In Bulgaria, the uncertainties of a life without Russian gas

Posted 06 May, 2022

In the intertwining of bright yellow pipes emerging from the ground, Russian gas is transported in abundance but Bulgaria, sanctioned by Moscow for having refused to pay in rubles, is now prohibited from touching it.

Apparently, the cessation of deliveries by the giant Gazprom on April 27 has not changed much for the Ihtiman compressor station, located 60 km from the capital Sofia.

The precious product continues to flow. The only difference, and in size for this Balkan country, which is 90% dependent on Russian gas, is now heading exclusively toward neighboring Greece or North Macedonia.

Bulgaria, like Poland, paid for their purchases in the currency provided for in their contracts with Gazprom and did not give in to Moscow's request to open a second account in rubles, in reaction to Western sanctions taken in the wake of the offensive in Ukraine.

The Russian company retaliated by stopping the flow of gas.

In the rest of the European Union (EU), payments are scheduled for mid-May and further suspensions are expected.


"How are they going to pay?"


Faced with what it describes as "blackmail", the Bulgarian government wanted to be reassuring, insisting on "the other options" available to meet the annual needs of around 3 billion m3 of gas.

Skeptical, companies fear supply problems and a rise in prices in this poorest country in the EU, where inflation is breaking records.

“We are already on the verge of breaking up,” complains Valeri Krastev, owner of a bread factory in the city of Montana (north). "We are going to have to further increase what we charge customers but how are people going to pay?"

In May, Bulgaria had to pay 10% more than it had paid to Gazprom for April, said Energy Minister Alexander Nikolov, while it was necessary to obtain emergency supplies from partners in the EU through a trading company.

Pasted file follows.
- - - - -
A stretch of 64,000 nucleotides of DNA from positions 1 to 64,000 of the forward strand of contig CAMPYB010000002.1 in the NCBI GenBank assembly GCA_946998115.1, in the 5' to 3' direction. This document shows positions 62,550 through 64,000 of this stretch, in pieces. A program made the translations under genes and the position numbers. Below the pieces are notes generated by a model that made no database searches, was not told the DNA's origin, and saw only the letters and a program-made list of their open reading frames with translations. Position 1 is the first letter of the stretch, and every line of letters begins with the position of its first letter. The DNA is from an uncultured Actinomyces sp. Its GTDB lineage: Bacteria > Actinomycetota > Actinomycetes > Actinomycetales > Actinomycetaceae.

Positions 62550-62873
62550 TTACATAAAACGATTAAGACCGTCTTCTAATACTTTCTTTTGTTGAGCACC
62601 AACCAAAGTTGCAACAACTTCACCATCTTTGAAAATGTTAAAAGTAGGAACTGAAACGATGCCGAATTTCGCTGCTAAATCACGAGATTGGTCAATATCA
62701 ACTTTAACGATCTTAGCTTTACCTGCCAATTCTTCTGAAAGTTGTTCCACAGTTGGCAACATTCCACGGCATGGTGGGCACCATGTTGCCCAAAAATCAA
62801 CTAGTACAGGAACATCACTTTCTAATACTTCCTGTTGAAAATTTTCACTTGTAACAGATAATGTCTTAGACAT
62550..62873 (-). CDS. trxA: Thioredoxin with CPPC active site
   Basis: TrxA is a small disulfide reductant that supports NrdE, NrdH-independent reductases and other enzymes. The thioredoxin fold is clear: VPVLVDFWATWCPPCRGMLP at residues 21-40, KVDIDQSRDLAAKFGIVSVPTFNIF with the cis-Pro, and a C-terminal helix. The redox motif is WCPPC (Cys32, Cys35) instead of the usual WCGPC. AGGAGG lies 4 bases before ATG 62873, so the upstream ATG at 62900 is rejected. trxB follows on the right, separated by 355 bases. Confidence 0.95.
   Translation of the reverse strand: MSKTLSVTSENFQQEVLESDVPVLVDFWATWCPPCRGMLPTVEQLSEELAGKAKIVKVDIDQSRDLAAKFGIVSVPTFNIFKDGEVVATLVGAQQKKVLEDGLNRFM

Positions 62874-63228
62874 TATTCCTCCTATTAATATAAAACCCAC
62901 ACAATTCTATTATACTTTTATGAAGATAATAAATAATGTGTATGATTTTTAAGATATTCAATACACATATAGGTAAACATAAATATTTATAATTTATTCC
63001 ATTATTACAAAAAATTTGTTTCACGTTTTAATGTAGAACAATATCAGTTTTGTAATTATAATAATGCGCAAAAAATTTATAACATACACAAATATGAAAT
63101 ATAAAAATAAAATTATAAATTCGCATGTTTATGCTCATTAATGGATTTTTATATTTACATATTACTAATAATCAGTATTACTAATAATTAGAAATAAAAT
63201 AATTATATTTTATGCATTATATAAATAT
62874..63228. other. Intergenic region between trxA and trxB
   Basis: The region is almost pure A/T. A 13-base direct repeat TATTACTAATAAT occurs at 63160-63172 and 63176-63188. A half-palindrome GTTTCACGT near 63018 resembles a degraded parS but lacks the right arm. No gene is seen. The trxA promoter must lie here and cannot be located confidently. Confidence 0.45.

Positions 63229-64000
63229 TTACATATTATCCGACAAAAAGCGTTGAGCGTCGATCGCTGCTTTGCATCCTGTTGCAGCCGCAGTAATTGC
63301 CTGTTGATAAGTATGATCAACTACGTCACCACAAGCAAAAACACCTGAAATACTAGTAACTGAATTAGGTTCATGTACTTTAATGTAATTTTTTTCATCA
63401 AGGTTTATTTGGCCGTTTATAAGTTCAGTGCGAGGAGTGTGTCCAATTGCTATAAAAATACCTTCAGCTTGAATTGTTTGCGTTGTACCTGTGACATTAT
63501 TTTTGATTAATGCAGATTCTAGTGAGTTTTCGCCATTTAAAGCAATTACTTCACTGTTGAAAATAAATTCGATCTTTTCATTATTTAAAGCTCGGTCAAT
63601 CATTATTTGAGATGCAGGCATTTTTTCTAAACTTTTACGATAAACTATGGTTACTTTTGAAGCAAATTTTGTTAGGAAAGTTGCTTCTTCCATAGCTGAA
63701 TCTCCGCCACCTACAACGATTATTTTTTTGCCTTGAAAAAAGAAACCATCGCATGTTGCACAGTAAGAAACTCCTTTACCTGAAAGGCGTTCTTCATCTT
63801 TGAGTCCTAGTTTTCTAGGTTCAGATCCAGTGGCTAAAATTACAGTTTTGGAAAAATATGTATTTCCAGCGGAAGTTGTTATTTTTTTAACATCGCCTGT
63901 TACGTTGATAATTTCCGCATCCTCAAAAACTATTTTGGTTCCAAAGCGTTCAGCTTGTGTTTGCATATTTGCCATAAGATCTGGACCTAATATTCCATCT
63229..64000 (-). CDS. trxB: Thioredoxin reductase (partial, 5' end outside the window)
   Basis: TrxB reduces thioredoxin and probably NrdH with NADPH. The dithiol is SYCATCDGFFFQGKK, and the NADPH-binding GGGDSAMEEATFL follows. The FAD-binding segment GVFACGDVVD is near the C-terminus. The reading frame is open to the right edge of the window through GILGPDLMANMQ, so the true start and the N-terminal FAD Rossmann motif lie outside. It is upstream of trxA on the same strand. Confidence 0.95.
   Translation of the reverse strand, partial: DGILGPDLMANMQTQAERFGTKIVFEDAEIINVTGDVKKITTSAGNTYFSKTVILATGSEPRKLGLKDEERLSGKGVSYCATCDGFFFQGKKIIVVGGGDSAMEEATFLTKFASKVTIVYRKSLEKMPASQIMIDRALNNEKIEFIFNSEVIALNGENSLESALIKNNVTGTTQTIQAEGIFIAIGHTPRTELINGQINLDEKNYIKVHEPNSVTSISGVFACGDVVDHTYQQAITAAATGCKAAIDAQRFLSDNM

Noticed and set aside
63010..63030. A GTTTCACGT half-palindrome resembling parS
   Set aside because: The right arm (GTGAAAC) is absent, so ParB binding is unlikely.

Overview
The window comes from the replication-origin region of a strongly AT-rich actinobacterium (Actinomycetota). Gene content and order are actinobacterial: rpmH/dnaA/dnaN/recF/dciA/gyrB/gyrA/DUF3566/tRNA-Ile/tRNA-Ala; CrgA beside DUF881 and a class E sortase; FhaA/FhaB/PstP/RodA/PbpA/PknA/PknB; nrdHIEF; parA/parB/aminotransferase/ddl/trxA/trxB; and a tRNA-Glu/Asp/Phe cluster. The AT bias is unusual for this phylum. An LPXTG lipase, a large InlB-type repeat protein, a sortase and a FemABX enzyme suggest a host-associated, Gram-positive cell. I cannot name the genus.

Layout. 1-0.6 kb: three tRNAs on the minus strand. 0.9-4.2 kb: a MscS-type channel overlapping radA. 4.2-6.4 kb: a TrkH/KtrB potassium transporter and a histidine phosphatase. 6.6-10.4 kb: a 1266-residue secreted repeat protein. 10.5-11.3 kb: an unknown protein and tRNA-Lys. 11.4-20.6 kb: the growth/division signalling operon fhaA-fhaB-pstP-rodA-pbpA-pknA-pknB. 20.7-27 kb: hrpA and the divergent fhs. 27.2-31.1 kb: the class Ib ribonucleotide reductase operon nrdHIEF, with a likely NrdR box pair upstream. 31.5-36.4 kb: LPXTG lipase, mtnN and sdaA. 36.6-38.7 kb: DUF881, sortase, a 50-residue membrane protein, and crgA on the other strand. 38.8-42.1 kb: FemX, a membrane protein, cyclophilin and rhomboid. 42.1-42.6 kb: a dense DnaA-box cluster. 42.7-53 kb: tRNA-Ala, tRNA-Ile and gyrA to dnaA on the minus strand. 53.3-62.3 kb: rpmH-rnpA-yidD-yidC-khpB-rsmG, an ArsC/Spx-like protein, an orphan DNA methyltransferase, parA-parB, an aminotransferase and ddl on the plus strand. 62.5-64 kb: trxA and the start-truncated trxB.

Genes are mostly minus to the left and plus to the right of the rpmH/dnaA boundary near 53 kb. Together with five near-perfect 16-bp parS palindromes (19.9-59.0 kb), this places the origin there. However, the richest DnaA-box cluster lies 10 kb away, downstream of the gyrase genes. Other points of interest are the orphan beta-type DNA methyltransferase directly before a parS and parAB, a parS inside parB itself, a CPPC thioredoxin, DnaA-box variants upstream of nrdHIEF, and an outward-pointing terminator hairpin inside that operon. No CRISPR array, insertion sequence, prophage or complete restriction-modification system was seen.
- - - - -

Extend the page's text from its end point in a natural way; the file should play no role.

The boss of the Federation of Industrial Energy Consumers (BFIEC) is not losing his temper. "I can't believe they are trying to convince us that this is a good thing," Konstantin Stamenov said on public radio BNR.

Others have a good heart against bad luck: "Yes, it will be more expensive but it will not be impossible to work", confides to AFP Krassen Kurktchiev, head of the group of household products and cosmetic care Ficosota, which has already started organizing themselves to reduce their use of gas.

In this Balkan nation, traditionally close to Moscow, resolutely pro-European Prime Minister Kiril Petkov has promised to speed up the search for new sources of supply.

In recent days, he traveled to Greece to inspect the construction works of a new gas pipeline, which will allow receiving Azerbaijani gas in large quantities from the Caspian Sea. He also met with Romanian leaders to discuss a joint wind project in the Black Sea.


42 days of reserves


The government is also in negotiations to buy liquefied natural gas (LNG) from the United States and Egypt, which is currently highly sought after in Europe as an alternative to Russian gas.

Bulgaria also has reserves at the Chiren depot (north-west), which can cover a large part of consumption for 42 days, according to the head of the operator Bulgartransgaz Vladimir Malinov.

For now, the spring temperatures have softened the blow for Bulgarian households, some of whom still remember the long gas cut in January 2009, at the height of winter, already because of a Russian-Ukrainian dispute.

Since then, diversification has been constantly pushed back.

Gazprom's decision is "a unique opportunity" to finally free itself from Russia's energy grip, says Martin Vladimirov, of the Center for the Study of Democracy based in Sofia.

But this process cannot be done in a day and above all, the expert warns against a maneuver by Russia which would act behind the scenes to replace the Bulgarian national gas company with more expensive intermediaries. Thus the Hungarian company MET, which negotiated the new deliveries, is close to Gazprom, he says.

"In the end, we could end up with an even greater dependence with degraded contractual conditions" and gas ... from Russia, warns Mr. Vladimirov.

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